Emotional signs of self-harm include feelings of guilt, shame, and low self-esteem. They often struggle with negative self-talk, feelings of hopelessness and despair, and a sense of being overwhelmed.
Emotional signs and symptoms of self-injury can also include:
- Intense feelings of anger and frustration
- Poor ability to control the impulse to self-harm
- Inability to focus
- Intrusive thoughts about self-injury
- Feelings of loneliness and anxiety
Prevention and Treatment of Self-Harm
Early intervention is crucial for people who self-harm. It can address the underlying causes of the behavior and ensure patients receive the necessary care to cope with their emotions and overcome the urge to self-harm.
Early intervention can also help reduce the frequency and severity of self-harm incidents by preventing the development of negative patterns and behaviors. It provides patients with skills and strategies to manage stress and negative emotions in a healthy and constructive way. This can minimize their reliance on self-harm as a coping mechanism.
Treatment for self-harm is often most effective when multiple approaches are used together. A mental health professional can work with an individual to create a personalized treatment plan that addresses their unique needs and circumstances.
Various psychotherapy and pharmacotherapy treatments are available to address self-harming behaviors and their causes. Cognitive behavioral therapy (CBT) and dialectal behavior therapy (DBT) have been found to reduce self-harm and suicidal ideation.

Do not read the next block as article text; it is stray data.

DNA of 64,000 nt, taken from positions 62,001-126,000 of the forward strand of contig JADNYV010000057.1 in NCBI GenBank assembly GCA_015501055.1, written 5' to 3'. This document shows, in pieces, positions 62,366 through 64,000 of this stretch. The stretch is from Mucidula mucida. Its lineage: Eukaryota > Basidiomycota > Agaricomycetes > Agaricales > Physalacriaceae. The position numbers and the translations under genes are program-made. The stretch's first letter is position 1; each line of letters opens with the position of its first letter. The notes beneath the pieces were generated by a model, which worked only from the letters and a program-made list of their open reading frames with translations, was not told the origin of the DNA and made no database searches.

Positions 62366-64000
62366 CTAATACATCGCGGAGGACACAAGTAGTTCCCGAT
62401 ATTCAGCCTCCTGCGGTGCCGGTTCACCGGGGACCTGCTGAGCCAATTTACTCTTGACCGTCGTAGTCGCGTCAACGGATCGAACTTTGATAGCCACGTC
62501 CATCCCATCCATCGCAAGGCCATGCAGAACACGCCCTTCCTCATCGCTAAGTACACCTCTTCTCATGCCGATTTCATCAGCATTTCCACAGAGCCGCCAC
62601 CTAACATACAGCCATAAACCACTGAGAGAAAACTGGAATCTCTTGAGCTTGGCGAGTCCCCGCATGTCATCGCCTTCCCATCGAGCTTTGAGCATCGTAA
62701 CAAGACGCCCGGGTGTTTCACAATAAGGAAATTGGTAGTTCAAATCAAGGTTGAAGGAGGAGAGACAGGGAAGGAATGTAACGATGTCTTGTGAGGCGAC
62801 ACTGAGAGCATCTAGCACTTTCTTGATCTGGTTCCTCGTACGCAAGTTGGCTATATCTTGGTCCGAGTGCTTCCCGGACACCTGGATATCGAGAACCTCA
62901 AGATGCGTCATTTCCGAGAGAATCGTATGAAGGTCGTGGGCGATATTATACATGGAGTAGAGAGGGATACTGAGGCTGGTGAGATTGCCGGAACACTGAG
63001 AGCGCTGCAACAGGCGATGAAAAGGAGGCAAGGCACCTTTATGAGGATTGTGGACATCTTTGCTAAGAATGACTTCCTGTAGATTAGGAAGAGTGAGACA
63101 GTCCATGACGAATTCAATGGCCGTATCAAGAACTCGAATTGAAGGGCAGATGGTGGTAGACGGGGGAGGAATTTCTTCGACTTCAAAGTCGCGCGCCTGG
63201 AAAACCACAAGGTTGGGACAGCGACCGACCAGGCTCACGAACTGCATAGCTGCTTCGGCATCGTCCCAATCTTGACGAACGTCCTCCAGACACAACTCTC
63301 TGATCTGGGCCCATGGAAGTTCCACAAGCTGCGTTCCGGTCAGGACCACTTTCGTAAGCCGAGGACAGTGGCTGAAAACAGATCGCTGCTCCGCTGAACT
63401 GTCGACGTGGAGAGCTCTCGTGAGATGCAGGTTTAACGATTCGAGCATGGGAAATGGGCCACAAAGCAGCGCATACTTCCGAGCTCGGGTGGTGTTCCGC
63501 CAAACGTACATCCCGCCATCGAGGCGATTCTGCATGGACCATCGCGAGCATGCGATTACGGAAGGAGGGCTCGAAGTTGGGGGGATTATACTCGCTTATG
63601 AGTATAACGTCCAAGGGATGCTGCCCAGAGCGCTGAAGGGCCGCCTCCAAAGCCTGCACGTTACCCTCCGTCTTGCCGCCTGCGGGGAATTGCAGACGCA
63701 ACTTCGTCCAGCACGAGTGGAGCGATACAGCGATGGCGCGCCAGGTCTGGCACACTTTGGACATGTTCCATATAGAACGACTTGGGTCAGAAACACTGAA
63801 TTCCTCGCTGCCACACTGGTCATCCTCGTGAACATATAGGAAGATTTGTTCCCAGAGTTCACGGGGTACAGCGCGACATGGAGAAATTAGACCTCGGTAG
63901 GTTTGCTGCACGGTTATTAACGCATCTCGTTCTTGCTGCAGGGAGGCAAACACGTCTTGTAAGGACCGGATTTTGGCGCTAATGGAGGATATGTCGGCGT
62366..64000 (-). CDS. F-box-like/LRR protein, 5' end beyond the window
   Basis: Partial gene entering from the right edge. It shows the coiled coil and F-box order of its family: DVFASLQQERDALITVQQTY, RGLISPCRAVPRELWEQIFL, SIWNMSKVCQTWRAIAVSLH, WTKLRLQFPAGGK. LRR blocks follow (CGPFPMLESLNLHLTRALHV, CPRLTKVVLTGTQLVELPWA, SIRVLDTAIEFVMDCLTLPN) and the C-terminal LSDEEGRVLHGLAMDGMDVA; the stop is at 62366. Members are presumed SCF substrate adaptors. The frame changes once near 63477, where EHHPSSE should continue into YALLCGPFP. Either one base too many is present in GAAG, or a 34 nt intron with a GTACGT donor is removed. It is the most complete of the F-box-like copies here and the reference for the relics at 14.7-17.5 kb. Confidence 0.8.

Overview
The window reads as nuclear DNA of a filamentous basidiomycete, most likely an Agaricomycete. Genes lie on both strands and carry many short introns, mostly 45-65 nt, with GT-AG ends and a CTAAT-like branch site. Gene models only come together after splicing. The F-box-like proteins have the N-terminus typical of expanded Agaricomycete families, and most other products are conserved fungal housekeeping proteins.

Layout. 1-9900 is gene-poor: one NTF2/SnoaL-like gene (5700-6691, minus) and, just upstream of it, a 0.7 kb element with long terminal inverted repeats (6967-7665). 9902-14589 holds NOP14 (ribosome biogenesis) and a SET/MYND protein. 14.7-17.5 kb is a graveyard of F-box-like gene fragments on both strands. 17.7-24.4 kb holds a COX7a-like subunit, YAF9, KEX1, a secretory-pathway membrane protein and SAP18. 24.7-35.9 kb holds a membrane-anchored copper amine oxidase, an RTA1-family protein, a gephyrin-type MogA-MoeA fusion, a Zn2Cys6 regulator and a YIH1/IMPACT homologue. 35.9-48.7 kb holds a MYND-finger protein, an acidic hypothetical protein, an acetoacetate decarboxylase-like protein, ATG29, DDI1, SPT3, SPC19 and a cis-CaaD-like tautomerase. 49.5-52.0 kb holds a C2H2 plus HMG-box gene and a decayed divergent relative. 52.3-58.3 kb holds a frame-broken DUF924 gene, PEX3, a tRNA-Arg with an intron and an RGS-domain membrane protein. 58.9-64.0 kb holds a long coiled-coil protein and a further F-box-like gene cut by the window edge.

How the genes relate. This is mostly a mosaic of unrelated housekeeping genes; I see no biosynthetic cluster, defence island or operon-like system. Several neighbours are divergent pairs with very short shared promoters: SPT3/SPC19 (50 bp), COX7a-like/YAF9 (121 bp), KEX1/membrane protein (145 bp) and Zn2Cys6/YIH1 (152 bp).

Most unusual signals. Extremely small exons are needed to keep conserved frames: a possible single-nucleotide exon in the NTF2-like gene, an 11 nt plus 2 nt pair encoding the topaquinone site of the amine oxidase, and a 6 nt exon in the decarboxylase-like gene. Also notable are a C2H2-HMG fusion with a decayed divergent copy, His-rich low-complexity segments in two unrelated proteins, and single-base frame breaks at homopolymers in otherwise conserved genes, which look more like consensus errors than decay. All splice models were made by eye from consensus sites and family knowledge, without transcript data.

In addition to psychotherapeutic treatments, some medications can help manage self-harming behaviors. Antidepressants like selective serotonin reuptake inhibitors (SSRIs) may benefit adolescents with a history of self-harm with suicidal intentions. Ketamine has been shown to relieve depressive thoughts quickly in those with bipolar disorder or major depression.
Self-Harm Resources for Therapists
Self-harm is a complex issue that requires a comprehensive and compassionate approach from mental health professionals. You can learn more about your patients’ self-harming behaviors and provide effective coping strategies with the following resources:
Self-Harm Resources for Patients and Loved Ones
Multiple resources are available for patients and their loved ones for dealing with self-harm. As a therapist, you can refer your clients to crisis hotlines specializing in self-injury or direct them to resources and apps that give them tools and activities to help them stop self-harm.
These resources include:
Ensure Effective Self-Harm Treatment With ClinicSource
Participating in Self-Harm Awareness Month puts the spotlight on self-injury and encourages effective treatment. Using the right therapy practice management software can help you support your self-harm treatment efforts by allowing you to focus on your patients instead of documentation, scheduling, and billing tasks.
ClinicSource therapy documentation software gives you customized mental health reporting templates for documentation such as intervention plans, assessment findings, and clinical recommendations. With ClinicSource, you can document and highlight case histories such as abuse or trauma and pick from relevant DSM-5 diagnosis codes to help you better serve all of your patients.
With streamlined practice management, such as automated billing and insurance, and integrated scheduling, you and your staff reduce the time spent on these administrative tasks, providing a more personalized, patient-first experience to your clients.
Discover how ClinicSource can help you focus on patient care and effectively treat issues like self-injury in patients. Book your demo today with a ClinicSource Specialist.